But some right-wing media continue to do their best to turn this tragedy over drug use and Floyd’s troubled life into what appears to be an attempt to absolve Chauvin long before the jury returns a verdict. Indeed, they are put Floyd on trial.
It sounds too familiar. It’s the “well, he wasn’t an angel” story, obliquely accusing the victim of his fate. It’s a narrative too often applied to black men who die at the hands of the police.
It might remind you of how women who lay charges of sexual assault are so often described as crazy or see how short her skirt was!).
When teenager Michael Brown received the same ‘he’s not an angel’ treatment after being shot by police in Ferguson, Missouri in 2014, perpetrator Touré was one of many to oppose . “It is as if a black person has to be a perfect victim to escape brutality,” he wrote, “an angel with an unblemished history to justify justice.”
In a recent opinion piece for Town Hall titled “Derek Chauvin, Human Sacrifice,” the outrageous Ann Coulter went so far as to distort basic facts. “The Chief Medical Examiner’s report establishes that regardless of how Floyd died, it was not from Chauvin’s knee,” she wrote.
Simply Wrong: The Hennepin County Medical Examiner declared Floyd’s death a homicide, just like a private autopsy. The county called the cause of his death “cardiopulmonary arrest complicating the subdualization, restraint and compression of the neck by law enforcement.”
“Two autopsies of George Floyd differ on the exact cause of his death,” the Washington Post noted in an in-depth review of the case last year, “but they agree on this point: the Afro-man 46-year-old American was the victim of homicide. “
Experts noted the high level of fentanyl in Floyd’s body, which Coulter, a wickedness specialist, said was “enough to wipe out an entire team of Budweiser Clydesdales.”
Fox prime-time host Tucker Carlson has been involved in this campaign for months.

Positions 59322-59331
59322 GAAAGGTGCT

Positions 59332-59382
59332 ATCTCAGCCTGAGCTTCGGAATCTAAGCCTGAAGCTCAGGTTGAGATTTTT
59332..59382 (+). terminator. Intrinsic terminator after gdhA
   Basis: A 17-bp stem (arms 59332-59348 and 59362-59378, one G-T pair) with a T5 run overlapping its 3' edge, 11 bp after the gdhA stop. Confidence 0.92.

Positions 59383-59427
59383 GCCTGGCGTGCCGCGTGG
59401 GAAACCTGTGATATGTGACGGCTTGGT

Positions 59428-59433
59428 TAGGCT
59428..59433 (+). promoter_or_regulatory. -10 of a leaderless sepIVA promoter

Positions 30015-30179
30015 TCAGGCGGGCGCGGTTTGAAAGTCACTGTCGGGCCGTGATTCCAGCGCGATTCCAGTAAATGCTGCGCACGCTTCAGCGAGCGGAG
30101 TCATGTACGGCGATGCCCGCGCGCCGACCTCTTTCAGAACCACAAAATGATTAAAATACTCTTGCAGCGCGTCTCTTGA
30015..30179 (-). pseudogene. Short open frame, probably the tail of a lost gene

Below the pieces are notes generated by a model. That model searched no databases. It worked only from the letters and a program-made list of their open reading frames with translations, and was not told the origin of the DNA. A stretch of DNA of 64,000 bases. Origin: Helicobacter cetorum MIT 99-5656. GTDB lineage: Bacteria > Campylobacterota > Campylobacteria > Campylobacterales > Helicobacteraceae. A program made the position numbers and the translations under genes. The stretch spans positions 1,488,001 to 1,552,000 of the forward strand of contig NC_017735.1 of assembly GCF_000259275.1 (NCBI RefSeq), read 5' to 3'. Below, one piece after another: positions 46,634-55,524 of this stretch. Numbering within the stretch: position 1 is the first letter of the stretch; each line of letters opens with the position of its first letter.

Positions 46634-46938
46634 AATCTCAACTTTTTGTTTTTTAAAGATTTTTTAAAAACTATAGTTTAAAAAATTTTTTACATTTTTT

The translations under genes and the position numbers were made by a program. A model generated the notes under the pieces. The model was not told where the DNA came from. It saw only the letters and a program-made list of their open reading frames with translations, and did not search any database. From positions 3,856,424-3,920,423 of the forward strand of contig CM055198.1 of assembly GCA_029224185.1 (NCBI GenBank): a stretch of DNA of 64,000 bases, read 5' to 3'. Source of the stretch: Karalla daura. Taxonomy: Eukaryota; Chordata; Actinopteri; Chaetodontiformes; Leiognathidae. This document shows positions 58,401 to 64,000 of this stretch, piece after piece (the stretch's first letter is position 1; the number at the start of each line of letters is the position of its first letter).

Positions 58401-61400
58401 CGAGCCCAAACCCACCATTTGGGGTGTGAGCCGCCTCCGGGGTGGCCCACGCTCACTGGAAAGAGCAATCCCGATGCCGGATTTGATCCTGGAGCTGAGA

“There was no physical evidence that George Floyd was murdered by a cop,” he confidently told his audience in February. “The autopsy showed that George Floyd almost certainly died of an overdose of the drug, fentanyl.”
Carlson returned to the subject in a long segment in March as jury selection was underway. He rejected the idea that Floyd represented all black men who receive unfair treatment from the US criminal justice system. Showing a video of burning Minneapolis, he mocked the racial justice movement that followed Floyd’s death: “Because he’s dead, we have something called ‘fairness’. “
In fact, Carlson thinks injustice is going in the opposite direction. “It is likely that Derek Chauvin will not get a fair trial,” he said, using words like “mob justice”.
Carlson also found it necessary to go through Floyd’s previous arrests. These have absolutely nothing to do with the Chauvin murder trial – except that they fit well with the “no angel” story: whatever happens, it is. his fault.
Coverage of Fox’s trial last week conveyed the same point in a slightly more subtle way: “DARK PAST DETAILED” made headlines after Floyd’s girlfriend described her own struggles with opioid addiction as well as Floyd’s. Even Fox media critic Howard Kurtz, the former Washington Post reporter who is generally a relatively unbiased voice, saw fit to use code language.
“George Floyd was no angel,” Kurtz said on air last weekend. “He was a drug addict who initially resisted arrest. Still, I don’t see too many commentators saying that Derek Chauvin gets a rough deal by being charged with second degree murder and manslaughter.
It’s hard to see a clear connection between Floyd’s past and Chauvin’s supposed need for more sympathetic media coverage. But, again, this sort of thing goes back many years. In 2000, when 26-year-old security guard Patrick Dorismond was killed outside a New York nightclub after pushing undercover officers, then-mayor Rudy Giuliani sniffed that Dorismond no ‘was’ not an altar boy’.
Whatever it was supposed to mean, it wasn’t factual. Much to Rudy’s chagrin, it turned out that Dorismond had, in fact, been an altar boy.
Two decades later, not much has changed, but it has to be.
The “angelless” story and its variations are racist slander. Unlike George Floyd, they deserve to die.
READ MORE by Margaret Sullivan: